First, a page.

Dying for an education
Exactly a fortnight ago, Shanilka Dilshan Wijesinghe became the latest victim of ragging in a university in Sri Lanka. Before Wijesinghe, there have been dozens of others who have taken their life due to unbearable ragging. Thousands more suffer in silence, not wanting to sacrifice a lifetime of studying or to disappoint their parents. Then, out of the 25,000 that gain university entrance every year, around 2,000 of the brightest drop out, unable to cope with ragging. It does not take a rocket scientist to figure out that there is something really rotten in our higher education system.
One is at a loss to understand how a country that fought the most brutal terrorists in the world and put a stop to their terrorism, is allowing a bunch of student terrorists to destroy the university education system and with it, the future of the country. Today’s university students are a very different breed compared to those who walked through the hallowed halls of these seats of learning in the not-too-distant past.
From pre-independence up to around the early 80s, our universities were world renowned for producing some of the best academics, who could hold their own against the best in the world.
In the mid 80s, the JVP-affiliated student movements infiltrated the student unions and took control of universities. Today, they have a stranglehold on almost all universities except in Jaffna and the Eastern University. The extent of control is such that even the academics are now well within their orbit.
As a result, universities have become the political playthings of this radical group with a socialist bent. The Inter University Students Federation is therefore having a free run in the absence of any other political influence in the university domain.
It is unfortunate that this group, which feeds off the system, is allowed to have things their way in the name of freedom. Sadly today, the concept of free education has been perverted beyond all recognition. Sri Lanka is supposed to be one of the most literate countries in the world with a literacy rate of over 90%, yet it is also a country where university students kill themselves regularly, unable to bear student terrorism.
Every other day, roads are blocked either in Fort, Battaramulla, or somewhere else due to student protests. These students come prepared for the standard dose of tear gas and water cannons and are ready to exercise their collective muscle on the men in khaki. No one really knows the reasons for these protests as even the media will only report on the fact that a protest took place and the Police did what they had to do.
The issue is that these student excursions have far-reaching consequences on the lives of ordinary people struggling to make ends meet. Think of the thousands who are crammed in boiling hot buses, stuck in traffic for hours. Think of the thousands of vehicles stuck in traffic, burning fuel imported with precious foreign exchange. Think of the thousands of productive man-hours lost to the economy because some students have an issue with something or the other. The collective losses may well run into the billions of rupees. And the irony of it all is that the education cost of those protesting is paid for by those suffering due to their actions. At the end of the day, it is the tax money of the ordinary citizen that funds university education.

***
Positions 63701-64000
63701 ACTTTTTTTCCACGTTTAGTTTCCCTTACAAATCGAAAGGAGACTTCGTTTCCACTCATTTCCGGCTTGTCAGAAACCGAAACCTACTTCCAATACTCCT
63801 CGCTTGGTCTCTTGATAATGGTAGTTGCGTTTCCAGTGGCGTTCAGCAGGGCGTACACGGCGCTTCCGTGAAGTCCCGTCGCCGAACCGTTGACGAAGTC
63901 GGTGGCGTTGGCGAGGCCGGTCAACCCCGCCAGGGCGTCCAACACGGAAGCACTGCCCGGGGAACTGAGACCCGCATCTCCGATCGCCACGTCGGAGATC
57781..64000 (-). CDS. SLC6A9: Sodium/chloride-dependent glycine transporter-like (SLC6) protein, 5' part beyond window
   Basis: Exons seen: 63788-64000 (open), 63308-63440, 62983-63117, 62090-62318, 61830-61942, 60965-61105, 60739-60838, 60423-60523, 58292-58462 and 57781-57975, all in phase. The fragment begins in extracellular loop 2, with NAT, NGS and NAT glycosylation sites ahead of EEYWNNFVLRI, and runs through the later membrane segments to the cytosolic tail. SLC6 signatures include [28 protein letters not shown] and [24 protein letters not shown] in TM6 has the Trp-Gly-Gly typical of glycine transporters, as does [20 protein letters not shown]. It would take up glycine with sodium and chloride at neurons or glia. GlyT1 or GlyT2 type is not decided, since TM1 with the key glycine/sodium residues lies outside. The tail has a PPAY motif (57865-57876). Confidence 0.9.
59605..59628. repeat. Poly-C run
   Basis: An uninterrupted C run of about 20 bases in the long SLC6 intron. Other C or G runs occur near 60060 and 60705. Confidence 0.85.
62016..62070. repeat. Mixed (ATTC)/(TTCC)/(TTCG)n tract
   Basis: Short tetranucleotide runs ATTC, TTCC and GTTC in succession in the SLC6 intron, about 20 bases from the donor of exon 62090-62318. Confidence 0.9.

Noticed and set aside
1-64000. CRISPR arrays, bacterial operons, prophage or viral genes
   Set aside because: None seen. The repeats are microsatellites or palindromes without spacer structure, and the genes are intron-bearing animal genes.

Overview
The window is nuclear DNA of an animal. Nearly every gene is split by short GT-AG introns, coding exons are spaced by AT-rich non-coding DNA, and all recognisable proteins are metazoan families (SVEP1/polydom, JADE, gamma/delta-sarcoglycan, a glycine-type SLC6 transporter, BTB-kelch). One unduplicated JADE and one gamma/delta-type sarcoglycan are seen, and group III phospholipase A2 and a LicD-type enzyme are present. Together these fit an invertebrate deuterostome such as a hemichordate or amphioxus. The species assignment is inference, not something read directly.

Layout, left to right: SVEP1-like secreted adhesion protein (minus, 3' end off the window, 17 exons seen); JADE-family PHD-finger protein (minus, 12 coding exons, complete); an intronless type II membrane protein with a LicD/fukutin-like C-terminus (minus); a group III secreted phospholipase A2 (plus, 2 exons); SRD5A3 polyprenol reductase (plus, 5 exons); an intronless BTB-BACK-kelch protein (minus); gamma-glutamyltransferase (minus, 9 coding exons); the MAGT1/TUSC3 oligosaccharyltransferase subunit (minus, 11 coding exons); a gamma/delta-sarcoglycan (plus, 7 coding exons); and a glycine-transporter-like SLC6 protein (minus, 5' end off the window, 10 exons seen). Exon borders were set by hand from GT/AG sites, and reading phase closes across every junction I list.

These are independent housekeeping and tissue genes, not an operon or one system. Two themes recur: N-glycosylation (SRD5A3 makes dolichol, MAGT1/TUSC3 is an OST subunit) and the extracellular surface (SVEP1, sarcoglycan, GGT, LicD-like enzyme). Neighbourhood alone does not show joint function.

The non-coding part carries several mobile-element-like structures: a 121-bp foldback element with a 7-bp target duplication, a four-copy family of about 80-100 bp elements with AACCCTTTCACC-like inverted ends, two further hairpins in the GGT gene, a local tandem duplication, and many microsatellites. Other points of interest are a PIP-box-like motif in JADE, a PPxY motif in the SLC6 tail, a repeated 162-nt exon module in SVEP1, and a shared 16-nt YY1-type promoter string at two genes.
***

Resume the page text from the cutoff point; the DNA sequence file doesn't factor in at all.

The student groups that are destroying the universities do not realise that those who have the means will never enter a local university but will seek higher education overseas. Thousands of students now take this route and as a result, the country is losing millions of dollars of precious foreign exchange that is being pulled out of the country to fund overseas education. Worse still is the brain drain.
The culture of impunity that prevails in the universities is shocking to say the least. The stories of ragging that leak out at regular intervals, illustrate the mentality of those who perpetrate these acts and the fact that even houses are taken on rent specifically for the purpose of ragging is certainly cause for concern.
It is disappointing that the governments of the day have left a wide berth to the terrorising student groups, not wanting to burn their fingers dealing with them. Instead, they prefer to be deaf and blind to the goings-on in the universities, preferring instead to focus on budgetary allocations made towards education. Emboldened by the silence of the powers that be, the student groups go about their business through sheer intimidation, knowing well that though some may complain, all will comply.
It is time that the authorities woke up to the reality that higher education is being destroyed by a small group who are holding the entire system to ransom in order to further their political goals. The law of the land must apply to every university student and they must be made aware that actions have consequences. The authorities must meet fire with fire. A counter movement is required to take on the might of the Inter University Students Federation and break their stranglehold on innocent students whose only concern is obtaining a university degree. Every student must be guaranteed peace of mind to focus on studies and not worry about terror within.
An enabling environment should be created for whistle blowing and the full force of the newly-introduced Witness Protection Act should come into play to protect those who stand up to terror.
Meanwhile, a ray of hope emerged from the most unlikely place last week when the radical Ava group in Jaffna, which itself is connected to various terror acts in the North, issued a decree that all forms of ragging must cease at the University of Jaffna.
It is clear that things have gone out of control in universities be they in the North, South, East, or West.